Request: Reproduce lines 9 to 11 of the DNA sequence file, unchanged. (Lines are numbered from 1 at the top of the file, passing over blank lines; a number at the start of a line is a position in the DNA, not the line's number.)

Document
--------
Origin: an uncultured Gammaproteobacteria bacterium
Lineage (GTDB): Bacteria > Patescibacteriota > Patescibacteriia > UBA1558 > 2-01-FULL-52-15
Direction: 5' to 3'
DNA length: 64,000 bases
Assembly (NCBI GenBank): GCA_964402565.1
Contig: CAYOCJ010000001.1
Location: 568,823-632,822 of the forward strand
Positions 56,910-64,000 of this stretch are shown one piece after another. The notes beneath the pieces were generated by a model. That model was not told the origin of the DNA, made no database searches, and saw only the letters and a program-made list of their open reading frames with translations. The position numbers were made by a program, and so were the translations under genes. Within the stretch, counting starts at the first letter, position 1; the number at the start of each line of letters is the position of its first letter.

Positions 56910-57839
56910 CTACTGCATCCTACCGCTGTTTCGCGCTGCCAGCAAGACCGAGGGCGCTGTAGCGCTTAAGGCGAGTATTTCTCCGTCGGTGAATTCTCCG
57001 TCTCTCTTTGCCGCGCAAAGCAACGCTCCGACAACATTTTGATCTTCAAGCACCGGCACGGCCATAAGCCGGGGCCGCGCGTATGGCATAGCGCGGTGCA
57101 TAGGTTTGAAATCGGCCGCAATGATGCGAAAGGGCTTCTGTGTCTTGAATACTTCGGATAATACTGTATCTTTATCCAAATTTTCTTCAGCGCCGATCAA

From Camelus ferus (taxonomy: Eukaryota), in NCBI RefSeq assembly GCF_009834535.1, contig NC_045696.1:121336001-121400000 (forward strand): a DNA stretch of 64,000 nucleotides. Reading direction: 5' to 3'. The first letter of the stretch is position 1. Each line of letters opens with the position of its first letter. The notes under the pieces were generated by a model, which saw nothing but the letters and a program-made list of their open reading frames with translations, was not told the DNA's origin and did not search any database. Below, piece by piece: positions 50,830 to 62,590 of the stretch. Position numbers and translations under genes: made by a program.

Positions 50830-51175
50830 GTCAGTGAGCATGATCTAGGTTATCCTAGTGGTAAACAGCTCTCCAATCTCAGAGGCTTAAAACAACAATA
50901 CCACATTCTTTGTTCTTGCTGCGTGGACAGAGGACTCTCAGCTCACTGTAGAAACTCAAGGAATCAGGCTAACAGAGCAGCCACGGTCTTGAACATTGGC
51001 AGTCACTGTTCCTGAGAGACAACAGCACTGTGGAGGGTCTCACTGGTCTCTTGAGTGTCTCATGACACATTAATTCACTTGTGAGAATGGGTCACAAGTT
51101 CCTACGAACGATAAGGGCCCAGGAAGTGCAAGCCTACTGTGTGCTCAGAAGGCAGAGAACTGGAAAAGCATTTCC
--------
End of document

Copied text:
Positions 56910-57839
56910 CTACTGCATCCTACCGCTGTTTCGCGCTGCCAGCAAGACCGAGGGCGCTGTAGCGCTTAAGGCGAGTATTTCTCCGTCGGTGAATTCTCCG
57001 TCTCTCTTTGCCGCGCAAAGCAACGCTCCGACAACATTTTGATCTTCAAGCACCGGCACGGCCATAAGCCGGGGCCGCGCGTATGGCATAGCGCGGTGCA